Oculus' new standalone headset is just $199

While the majority of people in technology seem to have written off virtual reality in its early awkward phases, the industry has continued to trundle along quietly dropping prices and making it easier to jump in. This week, Oculus unveiled a bunch of huge steps forward for VR that are likely to begin opening the flood gates.

Oculus Go is the company's first mobile, standalone VR headset — in other words you don't need a PC or wires to play games or experience content. Very few details are known about the platform it's using underneath, but it's likely to be a very similar experience to Samsung's Gear VR, albeit without the need to slide your phone in.

What is compelling about this headset is it's hitting the market at just $199. That's a price that's going to gut the existing market, which so far has required either a phone and additional headset (Gear VR, Daydream VR) or an entire gaming PC and a bunch of wires.

Google is developing standalone headsets as well under the Daydream VR moniker along with HTC and Lenovo, but Oculus' end-to-end ownership of the platform is what makes it interesting. Rift Core, the software that runs the core experience, now lets you control your computer, customize your home space and jump directly into apps without leaving VR.

That's a huge advantage over many other experiences, like that of the HTC Vive, which relies on the gaming platform Steam to build its 'launch' experience. 

Oculus' other play this year addresses the issues in high-end VR too: the nest of wires that nobody tells you about before you order a headset. Each time you set up the Vive or current Oculus, you're subjected to an annoying dance of finding places for the sensors, running the cabling and fidgeting around with the room detection before actually playing anything.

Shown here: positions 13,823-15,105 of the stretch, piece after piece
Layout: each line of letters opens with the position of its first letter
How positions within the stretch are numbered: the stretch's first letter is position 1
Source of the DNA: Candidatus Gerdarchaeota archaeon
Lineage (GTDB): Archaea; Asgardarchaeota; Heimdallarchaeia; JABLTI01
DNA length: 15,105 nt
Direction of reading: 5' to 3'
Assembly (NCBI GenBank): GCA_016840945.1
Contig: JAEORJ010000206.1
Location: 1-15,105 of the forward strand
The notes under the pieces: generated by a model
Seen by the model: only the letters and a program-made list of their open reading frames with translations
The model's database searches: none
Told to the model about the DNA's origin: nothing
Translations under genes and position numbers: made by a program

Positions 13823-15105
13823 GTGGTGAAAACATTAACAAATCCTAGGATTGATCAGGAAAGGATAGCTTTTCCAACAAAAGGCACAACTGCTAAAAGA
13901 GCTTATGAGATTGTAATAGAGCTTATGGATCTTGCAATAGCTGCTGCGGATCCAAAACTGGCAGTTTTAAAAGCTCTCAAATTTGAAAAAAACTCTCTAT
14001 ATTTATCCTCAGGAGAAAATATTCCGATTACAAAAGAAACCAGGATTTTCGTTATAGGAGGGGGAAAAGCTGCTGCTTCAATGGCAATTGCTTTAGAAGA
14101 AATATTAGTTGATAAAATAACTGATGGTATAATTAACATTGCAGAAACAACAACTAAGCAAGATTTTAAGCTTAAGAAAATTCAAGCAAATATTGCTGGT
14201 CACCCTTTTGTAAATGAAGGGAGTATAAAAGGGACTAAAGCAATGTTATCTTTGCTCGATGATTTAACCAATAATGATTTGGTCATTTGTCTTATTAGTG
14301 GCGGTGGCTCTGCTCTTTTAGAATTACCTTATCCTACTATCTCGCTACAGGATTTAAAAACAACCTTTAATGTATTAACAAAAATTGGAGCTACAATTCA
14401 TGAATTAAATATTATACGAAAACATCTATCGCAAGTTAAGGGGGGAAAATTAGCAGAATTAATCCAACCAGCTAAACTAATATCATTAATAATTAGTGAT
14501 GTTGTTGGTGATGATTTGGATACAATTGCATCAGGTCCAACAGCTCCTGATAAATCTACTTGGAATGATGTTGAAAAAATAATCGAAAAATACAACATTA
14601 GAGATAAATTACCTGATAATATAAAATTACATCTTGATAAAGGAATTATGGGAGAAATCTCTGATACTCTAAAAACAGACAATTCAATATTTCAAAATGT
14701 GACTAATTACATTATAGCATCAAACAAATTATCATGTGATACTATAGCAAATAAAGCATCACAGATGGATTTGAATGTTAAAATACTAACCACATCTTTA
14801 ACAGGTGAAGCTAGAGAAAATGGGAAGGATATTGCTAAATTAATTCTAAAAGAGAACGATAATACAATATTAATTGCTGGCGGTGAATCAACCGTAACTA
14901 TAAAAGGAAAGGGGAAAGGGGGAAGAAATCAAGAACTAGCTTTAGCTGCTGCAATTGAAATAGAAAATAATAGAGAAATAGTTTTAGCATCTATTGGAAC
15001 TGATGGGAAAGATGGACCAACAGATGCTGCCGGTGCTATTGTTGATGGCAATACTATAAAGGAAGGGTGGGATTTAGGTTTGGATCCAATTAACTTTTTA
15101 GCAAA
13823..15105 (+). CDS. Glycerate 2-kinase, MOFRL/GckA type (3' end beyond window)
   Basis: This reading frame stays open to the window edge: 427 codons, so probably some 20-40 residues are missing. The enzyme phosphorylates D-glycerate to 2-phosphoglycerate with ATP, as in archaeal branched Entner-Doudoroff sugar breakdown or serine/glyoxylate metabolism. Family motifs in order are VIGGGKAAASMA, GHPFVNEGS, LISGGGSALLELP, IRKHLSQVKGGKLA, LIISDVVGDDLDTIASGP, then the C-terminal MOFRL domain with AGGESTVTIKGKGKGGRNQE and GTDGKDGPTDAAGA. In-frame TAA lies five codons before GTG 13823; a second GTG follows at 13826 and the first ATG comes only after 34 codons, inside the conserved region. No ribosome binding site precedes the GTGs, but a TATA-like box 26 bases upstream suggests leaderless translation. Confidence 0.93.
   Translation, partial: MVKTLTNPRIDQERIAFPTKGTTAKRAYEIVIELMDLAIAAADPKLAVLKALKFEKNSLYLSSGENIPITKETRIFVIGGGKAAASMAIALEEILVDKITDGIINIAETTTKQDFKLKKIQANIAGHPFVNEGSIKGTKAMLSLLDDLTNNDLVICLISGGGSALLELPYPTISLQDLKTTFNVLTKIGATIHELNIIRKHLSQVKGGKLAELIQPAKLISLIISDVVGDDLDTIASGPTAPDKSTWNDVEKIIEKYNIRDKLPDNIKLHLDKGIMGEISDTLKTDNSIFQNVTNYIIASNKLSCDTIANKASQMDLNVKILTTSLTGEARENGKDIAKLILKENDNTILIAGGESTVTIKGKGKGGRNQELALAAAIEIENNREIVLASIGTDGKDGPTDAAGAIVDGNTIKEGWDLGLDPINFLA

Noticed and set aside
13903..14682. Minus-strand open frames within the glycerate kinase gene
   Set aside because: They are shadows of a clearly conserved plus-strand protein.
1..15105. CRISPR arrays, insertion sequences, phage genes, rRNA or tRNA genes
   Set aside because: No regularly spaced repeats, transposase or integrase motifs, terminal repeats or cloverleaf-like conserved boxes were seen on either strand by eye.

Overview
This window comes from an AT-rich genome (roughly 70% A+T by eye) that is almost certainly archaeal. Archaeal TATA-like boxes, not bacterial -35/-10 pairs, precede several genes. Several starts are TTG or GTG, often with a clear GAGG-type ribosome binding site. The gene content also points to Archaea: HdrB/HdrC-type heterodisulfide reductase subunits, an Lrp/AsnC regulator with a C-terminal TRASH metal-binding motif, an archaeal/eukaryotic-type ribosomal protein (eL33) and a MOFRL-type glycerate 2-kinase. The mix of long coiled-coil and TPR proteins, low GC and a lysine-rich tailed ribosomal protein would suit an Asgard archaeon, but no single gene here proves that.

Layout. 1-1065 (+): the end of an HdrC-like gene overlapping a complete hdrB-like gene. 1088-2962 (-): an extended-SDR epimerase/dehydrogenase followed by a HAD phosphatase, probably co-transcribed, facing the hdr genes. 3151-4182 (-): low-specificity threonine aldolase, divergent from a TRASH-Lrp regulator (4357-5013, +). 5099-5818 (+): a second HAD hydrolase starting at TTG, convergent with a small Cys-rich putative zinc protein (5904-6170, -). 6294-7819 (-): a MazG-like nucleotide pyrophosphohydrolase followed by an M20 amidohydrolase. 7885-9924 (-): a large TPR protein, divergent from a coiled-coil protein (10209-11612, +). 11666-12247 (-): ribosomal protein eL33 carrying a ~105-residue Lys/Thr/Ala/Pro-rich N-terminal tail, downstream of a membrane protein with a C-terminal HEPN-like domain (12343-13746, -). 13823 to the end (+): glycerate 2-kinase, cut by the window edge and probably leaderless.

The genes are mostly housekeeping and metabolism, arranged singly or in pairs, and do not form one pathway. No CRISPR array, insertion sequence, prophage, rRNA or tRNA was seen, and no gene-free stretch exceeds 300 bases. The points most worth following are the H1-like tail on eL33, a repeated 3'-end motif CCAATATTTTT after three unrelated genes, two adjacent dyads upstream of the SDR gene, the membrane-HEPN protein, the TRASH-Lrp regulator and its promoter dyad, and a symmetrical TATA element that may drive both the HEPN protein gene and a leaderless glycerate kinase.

A new prototype called "Santa Cruz" which also ships in 2018 addresses this head on: there's no more sensors to set tup and it's fully wireless so there's no more endless fidgeting or tripping over cables. Using a technology called inside-out tracking the controllers work with sensors on the headset to achieve the same result, which is impressive.

Yes, it'll still require a decently powered desktop computer to play the 'best' games but that's a barrier that's quickly being addressed by the rise of lightweight but powerful laptops 'made' for VR. If the experience is there, I doubt this will prove to be much of a barrier given the scale of the existing gaming market.

By owning the platform (and making much of the content itself) Facebook is proving itself to be a force in the industry and bringing the prices down to just $199 should push an entire wave of new people into VR come 2018 when this headset actually ships, and having a less complex headset at the premium end will drive people to upgrade once they're hooked.

Many people have written off Virtual Reality as a gimmick and believe that Augmented Reality is the only horse that will win here which I fundamentally disagree with. It's not that VR is better than AR — certainly not for real-world collaboration — but VR provides an escape from reality that is quickly becoming compelling.

Games like Echo Arena, which are some sort of cross between Tron Legacy and Ender's Game, are sucking people into entire worlds, something which AR is not able to do. I suspect both platforms will live on, side-by-side, but be used very differently in the long term — with VR the tool of choice for experiencing an entirely different universe, and AR about adding to the existing one.

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